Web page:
31 March 2023
Ingvar Ambjørnsen’s rare debut work Pepsikyss
Best known for his young adult series Pelle og Proffen and the ‘Elling’ series of novels, Ingvar Ambjørnsen’s first work hardly had the same impact in its own time but is now thought of as Norway’s rarest post-war work. Pepsikyss is a weird and wonderful collection of poems and drawings, which Ambjørnsen produced, published and distributed on the streets of Bergen for three Norwegian Krone each in 1976. Now, if you can even find a copy, they fetch thousands of times that price.
Front cover, Ingvar Ambjørnsen’s Pepsikyss ([Bergen, 1976]), RF.2023.a.77
The library has recently acquired a pristine copy of this rarity. Copies of Pepsikyss are hard to come by, with about 200 or so in existence, after Ambjørnsen threw away half of his 500-copy print run once he had recouped his printing expenses and was finished with his experiment. Reviewed in the countercultural magazine Gateavisa, it is not quite true that it made no impact. Its DIY, anti-establishment ethos with accompanying psychedelic drawings struck a chord with a cult audience. Although it was not until 1981 when Ambjørnsen officially debuted with his novel 23-salen.
Contents page with the message in the corner, ‘To hell with the publishing capital!’
While Ambjørnsen always saw himself as a writer (despite an early-career foray into horticulture), it might have taken a while to get used to the idea of a publisher, judging by the note on Pepsikyss’s inside cover: ‘TIL HELVETE MED FORLAGS KAPITALEN’ – to hell with the publishing capital!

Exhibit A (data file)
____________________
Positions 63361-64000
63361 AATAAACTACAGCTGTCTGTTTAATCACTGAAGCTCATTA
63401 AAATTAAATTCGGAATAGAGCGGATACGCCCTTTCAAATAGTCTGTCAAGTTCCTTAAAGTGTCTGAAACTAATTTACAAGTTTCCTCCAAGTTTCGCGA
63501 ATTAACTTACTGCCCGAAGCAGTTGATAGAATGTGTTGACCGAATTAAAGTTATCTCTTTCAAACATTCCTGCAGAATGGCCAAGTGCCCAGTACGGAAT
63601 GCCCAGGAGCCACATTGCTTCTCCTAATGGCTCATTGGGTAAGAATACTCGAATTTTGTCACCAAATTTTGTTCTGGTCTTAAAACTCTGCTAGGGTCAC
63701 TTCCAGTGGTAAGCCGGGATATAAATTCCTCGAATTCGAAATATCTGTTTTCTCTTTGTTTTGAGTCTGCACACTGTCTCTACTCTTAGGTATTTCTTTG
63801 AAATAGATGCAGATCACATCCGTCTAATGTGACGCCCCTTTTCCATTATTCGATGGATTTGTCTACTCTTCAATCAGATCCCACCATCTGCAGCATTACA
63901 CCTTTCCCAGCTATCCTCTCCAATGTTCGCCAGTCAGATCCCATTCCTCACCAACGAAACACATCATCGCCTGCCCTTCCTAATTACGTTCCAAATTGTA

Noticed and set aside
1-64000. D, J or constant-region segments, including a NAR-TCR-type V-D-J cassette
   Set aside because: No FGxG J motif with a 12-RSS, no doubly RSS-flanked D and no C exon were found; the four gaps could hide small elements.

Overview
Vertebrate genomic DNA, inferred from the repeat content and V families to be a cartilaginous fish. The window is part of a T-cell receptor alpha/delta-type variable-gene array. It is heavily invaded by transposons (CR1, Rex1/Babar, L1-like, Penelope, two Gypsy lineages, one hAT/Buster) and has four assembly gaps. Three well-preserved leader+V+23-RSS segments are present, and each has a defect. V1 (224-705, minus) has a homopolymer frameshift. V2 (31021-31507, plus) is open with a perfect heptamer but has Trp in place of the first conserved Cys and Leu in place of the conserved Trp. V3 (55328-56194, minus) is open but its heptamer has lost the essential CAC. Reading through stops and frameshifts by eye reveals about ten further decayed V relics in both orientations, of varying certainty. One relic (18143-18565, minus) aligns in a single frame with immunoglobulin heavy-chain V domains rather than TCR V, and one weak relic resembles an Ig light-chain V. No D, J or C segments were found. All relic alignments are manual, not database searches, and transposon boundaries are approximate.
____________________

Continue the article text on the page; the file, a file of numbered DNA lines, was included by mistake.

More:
The young poet picks off the symbols of capitalist society and government in his direct, unflinching language. En plass i solen, the opening poem, features an image of a top-hatted rat sucking the dismembered head of poor society, as he basks in the sunshine of wealth. The poem ends with society waiting ‘in the shadows of commercial buildings and banks’ for a new day. Perhaps a little too in your face but the tone is certainly set for the rest of the collection.
The title poem, Pepsikyss, is, as you might expect about a kiss at a party from a woman who’d just had a sip of what Ambjørnsen at the end calls ‘Nixon piss’. The rest of the poem is a description of a visceral party feeling and he is here and in other poems like Rolle, keen to capture something of the immediacy and buzz of love, friendship and partying.
The collection includes a comic strip Underlige Jensen and a piece of prose, more a playlet featuring the ‘prodigal son’ and the ‘prodigal father’, Fortapte familie, which closes the book.
Pepsikyss joins a wide range of publications by Ingvar Ambjørnsen in the library’s collections, and is a precursor to the author’s continued preoccupation with outsider characters and the margins of society. It is a cross between free, unfiltered, doodled naivety and studied social criticism. Yet its content is only part of a story that took this copy from the streets of Bergen to the stacks of the BL.
Pardaad Chamsaz, Curator Germanic collections